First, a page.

Jan. 26, 2021, 4:58 p.m. ET

Why is there so fanatical devotion to Bitcoin and Blockchains?

Bitcoin is like a social movement. The users of the system feel responsible for essentially making the system work. This also applies to blockchain designs. They make people feel empowered in ways they can’t with traditional software.

Bitcoin started with a lofty idea of ​​democratizing money. But now it’s like beanie babies – something people buy earn money. Will the blockchain concept also degrade to something less pure?

It’s true, a lot of people who use Bitcoin are just betting that its value will go up. But Bitcoin also gives people an incentive to get used to the strange concept of large systems that are not controlled by a single agency. It is likely that the excitement, and even some of the greed for Bitcoin, fueled these blockchain experiments.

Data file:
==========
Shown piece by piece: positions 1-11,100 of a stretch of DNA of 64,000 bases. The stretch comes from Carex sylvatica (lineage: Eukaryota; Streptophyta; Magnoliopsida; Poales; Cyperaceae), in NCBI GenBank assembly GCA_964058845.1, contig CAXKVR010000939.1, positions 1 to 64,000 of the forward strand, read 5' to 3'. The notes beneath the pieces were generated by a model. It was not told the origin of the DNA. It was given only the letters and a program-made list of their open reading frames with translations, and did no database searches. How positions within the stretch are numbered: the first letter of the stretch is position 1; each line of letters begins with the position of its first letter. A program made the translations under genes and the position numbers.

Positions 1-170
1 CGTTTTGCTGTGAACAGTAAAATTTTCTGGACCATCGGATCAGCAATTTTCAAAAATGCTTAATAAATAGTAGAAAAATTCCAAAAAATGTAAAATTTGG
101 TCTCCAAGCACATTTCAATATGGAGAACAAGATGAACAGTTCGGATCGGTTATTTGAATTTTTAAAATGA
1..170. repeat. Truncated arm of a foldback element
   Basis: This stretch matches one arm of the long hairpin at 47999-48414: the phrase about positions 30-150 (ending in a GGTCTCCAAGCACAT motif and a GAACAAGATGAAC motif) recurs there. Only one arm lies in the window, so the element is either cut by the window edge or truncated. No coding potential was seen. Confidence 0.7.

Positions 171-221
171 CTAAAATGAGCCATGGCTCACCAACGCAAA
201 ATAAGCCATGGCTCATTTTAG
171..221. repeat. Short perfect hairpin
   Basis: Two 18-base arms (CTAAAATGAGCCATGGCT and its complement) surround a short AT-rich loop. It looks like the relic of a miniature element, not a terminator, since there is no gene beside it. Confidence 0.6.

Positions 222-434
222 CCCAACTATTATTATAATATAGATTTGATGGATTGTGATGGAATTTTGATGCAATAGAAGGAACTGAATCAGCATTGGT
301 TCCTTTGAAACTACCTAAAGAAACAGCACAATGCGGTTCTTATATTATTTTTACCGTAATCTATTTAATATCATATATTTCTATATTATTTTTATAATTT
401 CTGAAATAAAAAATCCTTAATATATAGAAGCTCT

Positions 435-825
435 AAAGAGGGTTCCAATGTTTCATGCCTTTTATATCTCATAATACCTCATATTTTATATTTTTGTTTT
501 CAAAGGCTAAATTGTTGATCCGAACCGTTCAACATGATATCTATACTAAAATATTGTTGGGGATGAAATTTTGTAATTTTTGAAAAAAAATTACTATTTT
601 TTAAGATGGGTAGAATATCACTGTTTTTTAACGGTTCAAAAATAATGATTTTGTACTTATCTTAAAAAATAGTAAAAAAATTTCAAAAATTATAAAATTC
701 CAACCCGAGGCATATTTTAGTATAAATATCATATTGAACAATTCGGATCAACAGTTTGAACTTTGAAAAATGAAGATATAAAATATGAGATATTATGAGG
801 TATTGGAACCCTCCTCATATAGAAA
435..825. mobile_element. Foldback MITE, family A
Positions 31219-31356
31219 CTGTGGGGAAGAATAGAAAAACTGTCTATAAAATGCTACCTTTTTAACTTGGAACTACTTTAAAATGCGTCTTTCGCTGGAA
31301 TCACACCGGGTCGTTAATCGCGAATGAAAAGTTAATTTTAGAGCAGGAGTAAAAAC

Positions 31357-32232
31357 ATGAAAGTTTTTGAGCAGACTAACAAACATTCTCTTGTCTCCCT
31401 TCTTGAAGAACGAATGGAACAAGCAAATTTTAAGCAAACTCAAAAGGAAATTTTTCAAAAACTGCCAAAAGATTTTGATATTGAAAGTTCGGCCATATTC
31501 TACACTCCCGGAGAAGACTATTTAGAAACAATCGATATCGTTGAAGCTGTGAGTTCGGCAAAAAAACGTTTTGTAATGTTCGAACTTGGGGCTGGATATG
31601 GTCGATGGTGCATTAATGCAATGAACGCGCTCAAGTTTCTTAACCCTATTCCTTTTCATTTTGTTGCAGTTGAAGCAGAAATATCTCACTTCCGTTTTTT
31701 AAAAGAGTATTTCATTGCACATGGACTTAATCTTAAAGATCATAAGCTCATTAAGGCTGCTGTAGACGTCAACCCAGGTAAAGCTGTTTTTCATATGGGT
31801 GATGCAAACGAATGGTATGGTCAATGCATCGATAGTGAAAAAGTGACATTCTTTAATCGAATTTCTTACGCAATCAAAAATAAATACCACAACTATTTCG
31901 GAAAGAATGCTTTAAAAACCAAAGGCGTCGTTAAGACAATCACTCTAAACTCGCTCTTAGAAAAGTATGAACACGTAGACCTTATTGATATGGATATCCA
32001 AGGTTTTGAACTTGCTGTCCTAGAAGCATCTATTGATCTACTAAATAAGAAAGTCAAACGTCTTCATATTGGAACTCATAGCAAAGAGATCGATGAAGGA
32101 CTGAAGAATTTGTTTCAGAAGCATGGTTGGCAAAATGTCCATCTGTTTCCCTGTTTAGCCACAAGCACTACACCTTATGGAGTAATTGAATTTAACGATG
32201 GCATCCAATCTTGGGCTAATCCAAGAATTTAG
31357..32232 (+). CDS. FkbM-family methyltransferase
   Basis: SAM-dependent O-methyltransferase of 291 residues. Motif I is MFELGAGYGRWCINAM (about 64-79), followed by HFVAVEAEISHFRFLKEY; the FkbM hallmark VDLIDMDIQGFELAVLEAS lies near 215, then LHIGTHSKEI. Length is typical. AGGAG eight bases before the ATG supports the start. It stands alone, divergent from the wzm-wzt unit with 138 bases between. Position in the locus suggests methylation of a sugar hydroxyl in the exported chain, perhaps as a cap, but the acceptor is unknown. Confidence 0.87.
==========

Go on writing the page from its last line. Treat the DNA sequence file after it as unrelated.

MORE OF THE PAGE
I’ve been blown away by the saga of a Reddit message board and its crusade with video game retailer GameStop for days.

The short version: Several Wall Street pros are betting that GameStop stock will fall and are smugly confident they’re right. A Reddit group called Wall Street Bets has been trying to prove them wrong or just mess with them by organizing to boost GameStop’s stock price. The company’s shares are mixed up. It’s all weird and there are no heroes in this story. (See Matt Levine’s column in Bloomberg Opinion.)

When I see the Redditors versus the Wall Street guys, I’m reminded of how the way we interact with one another has changed when we’re online. There is no clear line between internet life and real life.